Personnel Management Objectives-1

January 13, 2009

Today we continue out talk on personnel management objectives. We have already discussed four objectives in our last post. Today we will discuss other two objectives.

 

5. To recognise and satisfy individual needs and group goals by offering and adequate and equitable remuneration, economic and social security in the form of monetary disability, death, unemployment etc. With adequate compensation and security, employees work willingly and cooperate to achieve an organisation’s goals.

 

6. To maintain high morale and better human relations inside an organisation by sustaining and improving the conditions so that employees may stick to their hob for a longer period.

 

Considering these objectives, you will perhaps, agree that the objectives are in the best interests of all those to whom management is responsible i.e. owners of enterprise, the community, the consumers of its goods and services, and members of the organisation itself, including groups who may belong to unions. In our next post we will discuss that why personnel manager of any organization need to create some conditions and how?


Personnel Management Objectives

January 5, 2009

The objectives of Personnel Management are given below:

1. To achieve an effective utilization of human resources for the achievement of organization goals. Term life insurance rates provider need to manage all his agents in effective way to achievement organization goals.

 

2. To establish and maintain an adequate organizational structure and a desirable working relationship among all the members of an organization by dividing the organizational tasks into functions, positions, jobs and by defining the responsibility, accountability, authority for each job and its relation with other jobs/personnel in the organization. For example, a blinds company who is selling vertical blinds and roman shades blinds online, for them coordination of different departments is must. Inter company relation and intra company relation management is important part of personnel management.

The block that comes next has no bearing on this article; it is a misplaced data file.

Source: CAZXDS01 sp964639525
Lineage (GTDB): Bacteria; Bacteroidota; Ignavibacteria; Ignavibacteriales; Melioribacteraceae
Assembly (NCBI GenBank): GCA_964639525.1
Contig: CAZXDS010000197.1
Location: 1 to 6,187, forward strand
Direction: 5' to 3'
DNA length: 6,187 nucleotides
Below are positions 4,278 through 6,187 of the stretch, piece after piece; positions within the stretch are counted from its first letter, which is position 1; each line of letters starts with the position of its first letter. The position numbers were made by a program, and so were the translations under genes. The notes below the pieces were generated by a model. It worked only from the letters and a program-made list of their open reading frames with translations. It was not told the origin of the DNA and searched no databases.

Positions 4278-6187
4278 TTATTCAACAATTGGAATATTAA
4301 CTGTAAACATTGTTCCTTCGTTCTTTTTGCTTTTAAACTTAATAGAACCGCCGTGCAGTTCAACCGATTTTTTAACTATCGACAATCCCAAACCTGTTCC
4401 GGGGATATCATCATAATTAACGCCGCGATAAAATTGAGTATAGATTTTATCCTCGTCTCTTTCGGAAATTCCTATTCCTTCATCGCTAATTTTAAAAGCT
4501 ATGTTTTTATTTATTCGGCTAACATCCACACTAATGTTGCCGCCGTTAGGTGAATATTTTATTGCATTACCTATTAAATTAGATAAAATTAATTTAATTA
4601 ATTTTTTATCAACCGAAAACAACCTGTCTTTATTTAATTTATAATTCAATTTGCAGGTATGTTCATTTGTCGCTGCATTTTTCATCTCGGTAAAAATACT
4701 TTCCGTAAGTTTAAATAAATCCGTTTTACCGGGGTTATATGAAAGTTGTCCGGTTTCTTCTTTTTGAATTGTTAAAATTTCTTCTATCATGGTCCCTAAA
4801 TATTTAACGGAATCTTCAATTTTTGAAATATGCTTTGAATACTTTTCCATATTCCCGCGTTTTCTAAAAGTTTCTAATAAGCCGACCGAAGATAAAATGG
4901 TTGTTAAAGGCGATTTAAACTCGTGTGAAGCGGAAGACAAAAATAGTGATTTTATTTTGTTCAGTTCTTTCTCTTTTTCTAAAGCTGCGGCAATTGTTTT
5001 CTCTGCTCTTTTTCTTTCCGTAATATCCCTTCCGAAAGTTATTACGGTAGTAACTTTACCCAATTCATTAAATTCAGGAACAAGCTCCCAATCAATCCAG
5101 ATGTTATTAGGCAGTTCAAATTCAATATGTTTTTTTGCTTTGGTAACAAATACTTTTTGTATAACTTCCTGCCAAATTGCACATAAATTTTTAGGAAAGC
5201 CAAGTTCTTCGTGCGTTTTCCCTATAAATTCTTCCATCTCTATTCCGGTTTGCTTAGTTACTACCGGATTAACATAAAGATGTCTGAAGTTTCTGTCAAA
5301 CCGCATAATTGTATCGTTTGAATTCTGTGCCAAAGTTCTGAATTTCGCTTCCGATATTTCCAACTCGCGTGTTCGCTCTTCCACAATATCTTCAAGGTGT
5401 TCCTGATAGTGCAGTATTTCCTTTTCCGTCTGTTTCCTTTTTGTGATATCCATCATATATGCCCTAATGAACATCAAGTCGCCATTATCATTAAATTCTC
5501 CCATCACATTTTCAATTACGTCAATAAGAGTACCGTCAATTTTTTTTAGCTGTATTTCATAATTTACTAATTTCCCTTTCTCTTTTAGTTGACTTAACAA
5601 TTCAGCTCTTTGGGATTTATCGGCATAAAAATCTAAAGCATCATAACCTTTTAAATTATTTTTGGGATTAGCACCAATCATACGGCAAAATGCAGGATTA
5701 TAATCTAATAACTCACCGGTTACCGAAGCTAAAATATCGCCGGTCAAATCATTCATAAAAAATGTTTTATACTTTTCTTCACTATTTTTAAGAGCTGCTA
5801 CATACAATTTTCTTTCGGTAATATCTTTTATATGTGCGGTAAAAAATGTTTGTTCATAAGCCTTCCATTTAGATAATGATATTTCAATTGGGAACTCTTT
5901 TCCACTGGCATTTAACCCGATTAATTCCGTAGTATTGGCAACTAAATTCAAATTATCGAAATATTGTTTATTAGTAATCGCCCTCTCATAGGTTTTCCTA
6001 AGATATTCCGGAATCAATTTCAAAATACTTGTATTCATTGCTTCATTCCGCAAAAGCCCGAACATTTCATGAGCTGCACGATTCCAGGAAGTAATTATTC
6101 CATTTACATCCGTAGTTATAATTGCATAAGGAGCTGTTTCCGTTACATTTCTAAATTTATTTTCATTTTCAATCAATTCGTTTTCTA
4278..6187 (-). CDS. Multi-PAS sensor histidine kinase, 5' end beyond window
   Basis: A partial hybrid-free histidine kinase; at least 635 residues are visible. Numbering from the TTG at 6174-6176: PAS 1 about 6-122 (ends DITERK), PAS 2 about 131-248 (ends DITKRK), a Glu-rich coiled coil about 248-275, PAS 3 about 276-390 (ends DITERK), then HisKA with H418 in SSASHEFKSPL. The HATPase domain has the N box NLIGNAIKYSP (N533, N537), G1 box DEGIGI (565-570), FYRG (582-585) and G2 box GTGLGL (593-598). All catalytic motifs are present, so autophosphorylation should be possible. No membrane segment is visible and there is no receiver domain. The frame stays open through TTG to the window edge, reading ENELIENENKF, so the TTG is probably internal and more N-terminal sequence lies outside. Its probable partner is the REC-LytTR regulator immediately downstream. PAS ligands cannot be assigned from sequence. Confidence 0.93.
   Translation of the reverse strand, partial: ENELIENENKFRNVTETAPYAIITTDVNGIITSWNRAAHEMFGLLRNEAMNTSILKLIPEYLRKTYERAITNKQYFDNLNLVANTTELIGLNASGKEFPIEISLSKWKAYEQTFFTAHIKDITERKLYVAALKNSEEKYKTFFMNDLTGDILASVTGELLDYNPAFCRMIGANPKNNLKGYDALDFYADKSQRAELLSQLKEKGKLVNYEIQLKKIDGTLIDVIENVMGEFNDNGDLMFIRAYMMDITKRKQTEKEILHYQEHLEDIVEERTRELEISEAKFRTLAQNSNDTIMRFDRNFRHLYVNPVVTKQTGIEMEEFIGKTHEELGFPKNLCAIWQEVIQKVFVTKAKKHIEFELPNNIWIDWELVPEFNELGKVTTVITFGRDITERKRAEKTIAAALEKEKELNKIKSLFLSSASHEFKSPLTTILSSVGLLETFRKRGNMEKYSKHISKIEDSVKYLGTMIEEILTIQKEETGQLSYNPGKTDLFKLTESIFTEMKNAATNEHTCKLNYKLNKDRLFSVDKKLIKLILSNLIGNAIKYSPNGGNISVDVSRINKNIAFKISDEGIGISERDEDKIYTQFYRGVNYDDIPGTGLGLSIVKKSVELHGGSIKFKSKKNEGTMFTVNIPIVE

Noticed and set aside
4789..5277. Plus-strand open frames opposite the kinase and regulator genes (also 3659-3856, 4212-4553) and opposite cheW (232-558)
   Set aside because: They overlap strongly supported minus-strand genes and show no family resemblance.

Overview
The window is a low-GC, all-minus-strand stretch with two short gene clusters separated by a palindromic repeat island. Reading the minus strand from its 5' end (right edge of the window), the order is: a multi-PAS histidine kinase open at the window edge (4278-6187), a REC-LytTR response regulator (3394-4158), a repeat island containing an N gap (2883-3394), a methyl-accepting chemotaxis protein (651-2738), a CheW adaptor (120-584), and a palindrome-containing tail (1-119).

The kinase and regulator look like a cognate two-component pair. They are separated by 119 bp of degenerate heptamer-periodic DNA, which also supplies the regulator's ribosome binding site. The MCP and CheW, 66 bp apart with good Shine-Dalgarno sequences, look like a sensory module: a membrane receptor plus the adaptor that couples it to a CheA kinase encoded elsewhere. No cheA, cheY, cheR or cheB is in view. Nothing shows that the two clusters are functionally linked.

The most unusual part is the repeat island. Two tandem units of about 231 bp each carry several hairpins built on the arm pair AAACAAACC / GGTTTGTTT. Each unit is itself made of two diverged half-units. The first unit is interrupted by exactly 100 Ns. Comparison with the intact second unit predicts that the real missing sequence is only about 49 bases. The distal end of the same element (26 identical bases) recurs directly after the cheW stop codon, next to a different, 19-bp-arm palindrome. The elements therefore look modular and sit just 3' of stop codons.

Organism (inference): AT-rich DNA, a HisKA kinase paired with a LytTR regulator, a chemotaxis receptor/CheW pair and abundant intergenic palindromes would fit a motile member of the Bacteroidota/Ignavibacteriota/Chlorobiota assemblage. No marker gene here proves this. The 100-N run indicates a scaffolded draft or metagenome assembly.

3. To secure the integration of the individuals and groups with the organization by reconciling individual/group goals with those of an organization in such a manner that the employees feel a sense of involvement, commitment and loyalty towards it. The absence of this integration will allow development of frictions, personal jealousies and rivalries, prejudices, personnel conflicts, cliques, factions, favoritism and nepotism. These will produce inefficiency and result in failure of the organization.

 

4. To generate maximum development of individuals/groups within an organization by providing opportunities for advancement to employees through training and job education or by offering transfers or by providing retraining facilities. For example, a term life insurance rates providing company, for management they need to keep weekly target for their agents in such a way that term life insurance agents can achieve it easily.


Functions and operations of a personnel office

December 31, 2008

An organization is formed for the fulfillment of certain objectives like earning a desired rate of profit on investment, exploitation of certain natural resources, development of a given geographical area, and supplying to the public some essential goods or services. Machines, materials, money and all other non-human resources are the tools and aids that man uses to achieve his tasks. Thus, a proper selection of men is very much important for management of an organization. For example, Blinds Company who are sending their personnel for installation of roller shades and woven wood shades, need to be a proper person with technical knowledge as well as as individual too.